Putting win in perspective makes Saints great
It's OK to crack a smile Sale Alpinestars Motorcycle Jackets - Cheap Alpinestars Jackets Store, Sean Payton. Your team is pretty good.
Although you wouldn't know it, looking at the scowl on Payton's face with under three minutes remaining as he chewed out an official for what he thought was a questionable holding call, Payton's Saints had just turned in what was a few special-teams yips away from a perfect performance.
Forget a perfect season for now. The Saints just flew about as close to the sun as you can get in one of the biggest games ever at the Superdome.
Of course, Drew Brees also would scoff at that. Like coach, like quarterback. When asked after the game by ESPN sideline reporter Suzy Kolber about delivering a perfect game Absence of Patriots' Wright puts onus on Wilfork_292, Brees gave the company line: "It was far from perfect, trust me."
Fine. Then how about this: The Saints are marvelously and wonderfully flawed.
They could do no wrong Monday night, quashing the sentiment that the game meant more to the three-loss Patriots than it did to the Saints, who probably will cruise to a division title.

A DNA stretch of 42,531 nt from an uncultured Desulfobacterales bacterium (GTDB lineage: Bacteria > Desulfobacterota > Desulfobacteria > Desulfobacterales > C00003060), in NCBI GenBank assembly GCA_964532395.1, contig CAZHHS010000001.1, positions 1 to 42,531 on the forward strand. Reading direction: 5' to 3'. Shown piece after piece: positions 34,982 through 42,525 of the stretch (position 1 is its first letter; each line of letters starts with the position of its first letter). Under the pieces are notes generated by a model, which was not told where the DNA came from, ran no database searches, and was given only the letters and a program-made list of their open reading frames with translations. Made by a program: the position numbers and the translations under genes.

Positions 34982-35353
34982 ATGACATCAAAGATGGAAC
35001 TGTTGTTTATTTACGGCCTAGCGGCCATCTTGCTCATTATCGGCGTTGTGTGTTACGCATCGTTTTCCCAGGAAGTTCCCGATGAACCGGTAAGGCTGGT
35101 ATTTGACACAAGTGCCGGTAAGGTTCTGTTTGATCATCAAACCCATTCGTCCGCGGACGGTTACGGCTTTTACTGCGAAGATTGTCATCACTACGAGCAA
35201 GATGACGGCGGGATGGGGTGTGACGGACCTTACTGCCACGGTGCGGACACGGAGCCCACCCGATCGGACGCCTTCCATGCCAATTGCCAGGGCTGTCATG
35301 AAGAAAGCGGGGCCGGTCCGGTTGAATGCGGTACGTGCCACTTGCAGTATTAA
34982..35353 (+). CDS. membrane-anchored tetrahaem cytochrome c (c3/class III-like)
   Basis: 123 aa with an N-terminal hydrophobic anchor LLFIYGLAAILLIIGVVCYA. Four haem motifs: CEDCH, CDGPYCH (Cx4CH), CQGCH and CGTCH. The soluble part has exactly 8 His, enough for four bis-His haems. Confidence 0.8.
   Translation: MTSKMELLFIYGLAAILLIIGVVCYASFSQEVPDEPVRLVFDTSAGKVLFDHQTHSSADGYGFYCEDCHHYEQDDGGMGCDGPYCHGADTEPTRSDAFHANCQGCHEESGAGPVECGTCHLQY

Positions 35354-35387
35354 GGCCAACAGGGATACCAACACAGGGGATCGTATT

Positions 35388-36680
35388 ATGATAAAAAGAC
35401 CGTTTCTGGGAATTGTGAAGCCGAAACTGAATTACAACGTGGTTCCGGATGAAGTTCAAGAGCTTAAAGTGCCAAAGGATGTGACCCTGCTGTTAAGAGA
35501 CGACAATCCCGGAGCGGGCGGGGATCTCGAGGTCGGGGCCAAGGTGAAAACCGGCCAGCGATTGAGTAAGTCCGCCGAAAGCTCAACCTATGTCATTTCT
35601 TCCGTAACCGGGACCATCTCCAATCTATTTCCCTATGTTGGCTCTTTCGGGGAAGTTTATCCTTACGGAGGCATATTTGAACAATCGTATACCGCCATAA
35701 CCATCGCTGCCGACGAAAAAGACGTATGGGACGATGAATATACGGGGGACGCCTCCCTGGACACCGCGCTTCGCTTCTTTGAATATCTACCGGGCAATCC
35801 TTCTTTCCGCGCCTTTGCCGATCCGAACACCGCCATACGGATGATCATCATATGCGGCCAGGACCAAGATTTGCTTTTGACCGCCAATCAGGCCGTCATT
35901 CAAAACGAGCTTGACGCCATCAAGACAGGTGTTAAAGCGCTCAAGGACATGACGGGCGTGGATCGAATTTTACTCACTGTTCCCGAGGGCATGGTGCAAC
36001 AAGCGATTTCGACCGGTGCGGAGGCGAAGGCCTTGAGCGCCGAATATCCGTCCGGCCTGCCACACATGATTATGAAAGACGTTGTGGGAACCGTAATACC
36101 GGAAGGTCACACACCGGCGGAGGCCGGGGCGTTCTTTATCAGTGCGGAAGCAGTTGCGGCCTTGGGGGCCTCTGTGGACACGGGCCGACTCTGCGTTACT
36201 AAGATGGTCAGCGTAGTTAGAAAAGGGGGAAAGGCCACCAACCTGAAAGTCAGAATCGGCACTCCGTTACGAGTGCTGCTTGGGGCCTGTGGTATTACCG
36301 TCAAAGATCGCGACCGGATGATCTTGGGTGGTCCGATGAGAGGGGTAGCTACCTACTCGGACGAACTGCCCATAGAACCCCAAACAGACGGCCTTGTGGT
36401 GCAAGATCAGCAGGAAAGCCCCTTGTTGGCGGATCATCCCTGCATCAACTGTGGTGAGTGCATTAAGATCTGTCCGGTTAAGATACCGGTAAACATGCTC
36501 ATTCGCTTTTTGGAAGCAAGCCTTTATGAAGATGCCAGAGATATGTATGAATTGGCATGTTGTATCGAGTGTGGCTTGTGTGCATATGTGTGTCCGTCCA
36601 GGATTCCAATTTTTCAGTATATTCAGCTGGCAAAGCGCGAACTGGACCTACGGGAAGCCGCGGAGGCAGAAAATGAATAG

Want to revisit that thought? Not that New England didn't want to win. It was that the Saints felt they had to win to be taken seriously.
And you have to like that about them. They want to be good. They want to be the "overdogs."
In an NFL that is oversaturated with players and teams who prefer to be disrespected atriots positional anal, the Saints want the glory. They want what the Patriots have had.
Before the Colts won a Super Bowl, they had to act like a team that belonged. They could have played the poor-me card all day and night after annual beatings from the Patriots, but they flipped it on its head, beat the Patriots in the AFC title game and slayed the dragon in the process.
The Saints know this is just one step of the way, but a big one. A lesser team would trumpet this as its regular-season Super Bowl. But Payton and Brees have cast their unsatisfied shadow all over this roster. This team appears to know better than to get too moved by a regular-season win against a non-conference opponent it probably won't see again this season.